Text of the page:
But of course, there was a hangover. When The Letter arrived, he refused, point blank, to talk about it. ‘I’m not going.’ But all your friends will be there. ‘I’m not going.’ It’ll be a wonderful opportunity. ‘I’m not going.’ Look at all the activities they have. ‘I’m not going.’ You’ve been away from home before. ‘I’m not going.’ Your teachers think it’ll be ideal for you. ‘I’m not going.’ You won’t be far away, and you can phone us. ‘I’m not going.’ Shall we at least pay the deposit, in case you change your mind? ‘I’m not going.’ I’m not going to force you, but at least think about it. ‘I’m not going.’

     The teacher in charge of pastoral care even phoned us to say we needed to encourage him. ‘He’s such a lovely boy, he’s so kind, so thoughtful, this would do so much for his confidence’ But still, ‘I’m not going.’ And because I know him, because I know myself, I knew that if I were to push him into it, it could backfire nastily. The anxiety he’d feel, for months ahead of the trip, would send him into a spiral of misery. So I left it. I told him that whilst I thought he should go, I wasn’t going to make him do something he didn’t want to. I told him that his feelings were important, and I was listening to him. I told him that it was good he was so honest. Are you sure, The Boy? It could be fun. ‘I’m not going.’

     Until about two weeks ago. When it dawned on him that all of his friends were going. When he realised he’d be pretty much alone in the playground. When he’d settled into his new class with unprecedented ease. When he’d gained a huge amount of confidence in himself, from snorkelling every day in Spain. From completing the (frankly, shit scary) Go Ape treetop trail in Thetford forest. From being able to finally ride his bike. From attempting to skateboard. He’d conquered so many fears, physical fears, and he realised he could handle an activity holiday; he wasn’t worried about being away from me anymore.

     We couldn’t really afford it. £260. But we would have found the money, for him. Too late, though. No places left.

     And now… misery. Utter misery. Tears at schooltime, tears during school, tears when he gets home and tells me about his day, tears at bedtime. Tears on the way to school this morning, with ‘I’ll just spend all day CRYING’ thrown in.

     I comfort. I cajole. I distract. I tell him I’m sorry, that I know it’s rubbish, feeling left out of fun things. That it is a horrible feeling, especially because he changed his mind about wanting to go. I say it’s only a week, it’s not that long. I suggest fun things we can do together at the weekend. I spend hours on the sofa, hugging him, listening to his litany of woe. And (this is the bit where I’ll lose any sympathy you had for me) I want to shout at him. I want to say ‘for Christ’s sake. Get some perspective. Stop feeling so sorry for yourself. Nothing terrible has ever happened to you. You have been surrounded by love, comfort and warmth since the day you were born. This situation is of your own making, and YES I’m sorry that you feel so sad, but stop fecking moping about, stop complaining about your life, and realise you could not be more fucking privileged than you already are. Stop being so bloody precious, stop feeling so sorry for yourself, and instead of constantly banging on about how hard done by you are, realise that you are incredibly fucking LUCKY.’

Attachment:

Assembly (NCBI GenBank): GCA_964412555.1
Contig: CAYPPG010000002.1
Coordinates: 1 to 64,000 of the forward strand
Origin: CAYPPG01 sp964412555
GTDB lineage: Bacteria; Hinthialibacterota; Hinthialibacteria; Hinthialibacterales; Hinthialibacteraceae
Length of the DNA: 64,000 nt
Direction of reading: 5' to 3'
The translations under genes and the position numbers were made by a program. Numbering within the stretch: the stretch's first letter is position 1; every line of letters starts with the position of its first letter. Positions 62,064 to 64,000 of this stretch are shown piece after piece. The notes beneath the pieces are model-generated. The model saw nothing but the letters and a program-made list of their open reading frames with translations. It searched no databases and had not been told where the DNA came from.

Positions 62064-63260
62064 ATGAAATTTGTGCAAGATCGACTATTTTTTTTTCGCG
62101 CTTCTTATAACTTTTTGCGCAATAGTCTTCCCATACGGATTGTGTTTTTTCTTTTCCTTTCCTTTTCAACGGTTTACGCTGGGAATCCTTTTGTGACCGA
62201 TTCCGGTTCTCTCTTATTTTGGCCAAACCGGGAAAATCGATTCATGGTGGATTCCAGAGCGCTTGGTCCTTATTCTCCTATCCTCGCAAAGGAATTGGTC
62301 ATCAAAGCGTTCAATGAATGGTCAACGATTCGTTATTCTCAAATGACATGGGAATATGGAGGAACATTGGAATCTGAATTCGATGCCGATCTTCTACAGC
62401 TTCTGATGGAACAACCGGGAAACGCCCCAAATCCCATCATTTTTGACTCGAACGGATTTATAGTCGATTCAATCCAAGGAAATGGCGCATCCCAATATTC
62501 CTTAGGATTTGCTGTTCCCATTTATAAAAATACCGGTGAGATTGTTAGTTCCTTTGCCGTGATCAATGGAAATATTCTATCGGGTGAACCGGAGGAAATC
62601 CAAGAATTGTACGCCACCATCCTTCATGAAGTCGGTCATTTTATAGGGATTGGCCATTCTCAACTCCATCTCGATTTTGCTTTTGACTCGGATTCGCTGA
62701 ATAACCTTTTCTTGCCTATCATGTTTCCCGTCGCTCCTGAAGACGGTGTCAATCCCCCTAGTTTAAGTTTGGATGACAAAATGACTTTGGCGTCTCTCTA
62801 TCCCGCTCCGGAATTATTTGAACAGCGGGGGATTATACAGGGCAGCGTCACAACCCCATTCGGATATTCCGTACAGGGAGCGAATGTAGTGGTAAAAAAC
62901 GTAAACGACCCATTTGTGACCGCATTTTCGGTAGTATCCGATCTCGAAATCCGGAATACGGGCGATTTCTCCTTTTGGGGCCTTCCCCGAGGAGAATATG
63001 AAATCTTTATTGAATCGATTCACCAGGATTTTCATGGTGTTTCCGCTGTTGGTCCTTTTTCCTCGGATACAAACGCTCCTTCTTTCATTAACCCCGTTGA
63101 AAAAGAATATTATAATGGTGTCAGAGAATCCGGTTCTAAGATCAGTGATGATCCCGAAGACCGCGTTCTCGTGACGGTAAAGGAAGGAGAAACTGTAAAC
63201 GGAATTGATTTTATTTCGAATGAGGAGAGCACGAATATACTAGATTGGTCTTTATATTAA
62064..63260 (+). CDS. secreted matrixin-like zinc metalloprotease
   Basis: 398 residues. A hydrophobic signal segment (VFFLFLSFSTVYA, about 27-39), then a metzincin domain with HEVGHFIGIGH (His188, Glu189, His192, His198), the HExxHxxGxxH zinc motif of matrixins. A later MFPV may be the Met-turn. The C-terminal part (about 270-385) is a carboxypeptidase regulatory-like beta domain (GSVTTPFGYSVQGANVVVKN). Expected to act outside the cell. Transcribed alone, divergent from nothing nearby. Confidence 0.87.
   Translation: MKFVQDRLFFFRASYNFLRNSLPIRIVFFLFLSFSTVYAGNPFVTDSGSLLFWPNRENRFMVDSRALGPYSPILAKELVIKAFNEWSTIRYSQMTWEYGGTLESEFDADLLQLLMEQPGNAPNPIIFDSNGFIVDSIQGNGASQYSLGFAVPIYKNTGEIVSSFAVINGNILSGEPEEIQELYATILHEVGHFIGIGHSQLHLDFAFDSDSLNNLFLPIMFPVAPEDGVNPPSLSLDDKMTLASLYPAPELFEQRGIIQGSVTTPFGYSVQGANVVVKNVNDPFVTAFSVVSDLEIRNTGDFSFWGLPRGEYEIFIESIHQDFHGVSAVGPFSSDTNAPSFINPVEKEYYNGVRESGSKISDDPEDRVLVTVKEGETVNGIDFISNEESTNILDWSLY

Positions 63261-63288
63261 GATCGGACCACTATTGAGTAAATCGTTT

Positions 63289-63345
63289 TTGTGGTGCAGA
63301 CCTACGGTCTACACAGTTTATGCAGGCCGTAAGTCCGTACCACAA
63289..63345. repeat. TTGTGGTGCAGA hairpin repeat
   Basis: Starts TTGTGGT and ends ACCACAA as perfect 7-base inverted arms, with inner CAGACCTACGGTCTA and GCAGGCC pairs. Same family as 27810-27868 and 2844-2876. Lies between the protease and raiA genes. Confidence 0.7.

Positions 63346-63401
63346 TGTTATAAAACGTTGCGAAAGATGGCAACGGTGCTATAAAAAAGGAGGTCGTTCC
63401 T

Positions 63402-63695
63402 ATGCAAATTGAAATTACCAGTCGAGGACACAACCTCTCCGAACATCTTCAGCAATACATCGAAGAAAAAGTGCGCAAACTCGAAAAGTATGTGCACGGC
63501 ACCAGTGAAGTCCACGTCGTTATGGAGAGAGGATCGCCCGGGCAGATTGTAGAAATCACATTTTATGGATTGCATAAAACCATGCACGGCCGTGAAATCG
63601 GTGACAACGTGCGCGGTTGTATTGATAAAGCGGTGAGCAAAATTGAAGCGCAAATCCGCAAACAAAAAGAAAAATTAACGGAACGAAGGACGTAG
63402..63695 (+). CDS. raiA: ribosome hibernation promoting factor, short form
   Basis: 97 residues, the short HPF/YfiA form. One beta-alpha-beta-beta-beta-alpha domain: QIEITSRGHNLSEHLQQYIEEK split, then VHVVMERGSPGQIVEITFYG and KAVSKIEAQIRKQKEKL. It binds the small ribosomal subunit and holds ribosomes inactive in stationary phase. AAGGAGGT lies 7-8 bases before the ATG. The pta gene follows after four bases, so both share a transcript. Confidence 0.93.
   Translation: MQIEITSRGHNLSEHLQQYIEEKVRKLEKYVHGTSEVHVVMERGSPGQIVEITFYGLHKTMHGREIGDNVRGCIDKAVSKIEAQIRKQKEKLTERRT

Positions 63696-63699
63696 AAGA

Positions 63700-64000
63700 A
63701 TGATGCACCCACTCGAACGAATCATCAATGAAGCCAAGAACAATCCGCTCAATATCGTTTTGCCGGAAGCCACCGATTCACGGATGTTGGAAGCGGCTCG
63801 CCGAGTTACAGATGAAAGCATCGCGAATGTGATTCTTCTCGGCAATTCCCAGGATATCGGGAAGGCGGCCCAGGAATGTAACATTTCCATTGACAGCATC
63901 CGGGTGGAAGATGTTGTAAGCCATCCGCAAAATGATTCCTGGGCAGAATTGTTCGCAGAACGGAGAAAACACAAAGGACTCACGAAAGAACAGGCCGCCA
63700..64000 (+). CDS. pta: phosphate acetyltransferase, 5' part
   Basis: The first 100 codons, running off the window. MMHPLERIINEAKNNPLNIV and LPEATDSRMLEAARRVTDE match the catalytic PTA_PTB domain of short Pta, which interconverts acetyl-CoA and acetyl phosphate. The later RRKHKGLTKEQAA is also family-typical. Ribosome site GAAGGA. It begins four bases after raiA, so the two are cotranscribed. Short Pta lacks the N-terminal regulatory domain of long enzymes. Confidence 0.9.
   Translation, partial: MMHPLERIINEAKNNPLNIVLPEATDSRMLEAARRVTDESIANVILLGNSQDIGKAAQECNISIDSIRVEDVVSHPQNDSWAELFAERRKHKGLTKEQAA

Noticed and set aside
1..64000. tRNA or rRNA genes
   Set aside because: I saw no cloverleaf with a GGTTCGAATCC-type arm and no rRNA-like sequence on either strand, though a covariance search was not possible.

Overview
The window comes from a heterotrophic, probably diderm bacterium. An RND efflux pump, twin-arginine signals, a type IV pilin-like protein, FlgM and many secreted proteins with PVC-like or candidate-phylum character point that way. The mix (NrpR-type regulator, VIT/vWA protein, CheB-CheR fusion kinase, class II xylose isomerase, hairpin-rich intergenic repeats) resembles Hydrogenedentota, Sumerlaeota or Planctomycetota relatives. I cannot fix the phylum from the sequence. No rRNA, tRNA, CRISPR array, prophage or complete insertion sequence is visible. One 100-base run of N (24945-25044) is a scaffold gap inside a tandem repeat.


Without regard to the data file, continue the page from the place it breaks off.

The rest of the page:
Of course I can’t. Of course I won’t. Not least because of The Swears. But I’m starting to think this situation is actually because of me. Maybe I’ve been too indulgent. Maybe I’ve been too soft. Maybe, by constantly listening to him, validating his feelings, I’ve made him a bit too self centred. I did it because I saw so much of myself in him, and I didn’t want him to grow up feeling the way that I did, isolated, overlooked, unimportant. I always felt that my feelings were never considered, and I didn’t want him to feel the same. I didn’t want him to feel as crushed as I did.

     Instead, it seems, I’ve gone the other way. I’ve created a child who, whilst loving, sensitive, and affectionate, is also (WRITE IT) a bit of a brat.

Tuesday, 22 September 2015


     We’re all familiar with mansplaining, right? Where a woman talks about something she has had direct personal experience of, only to be interrupted with an unasked for contribution from some bloke, telling her that she’s wrong and it’s not really like that at all, and he is here to explain it all for her. I’ve had it happen to me many times. What I’ve also had happen quite a few times this year is archsplaining.

     I’m not an archaeologist; I have no pretensions towards being one, nor a historian, nor a heritage professional. I’m me, just me, a twatty blogger with a history of mental health problems who has happened to fall under the spell of graffiti (medieval graffiti in particular), and am evangelical/loud/quite annoying and difficult to shut up about it. I don’t lay claim to being an expert on any aspect of archaeology, mental health, or graffiti.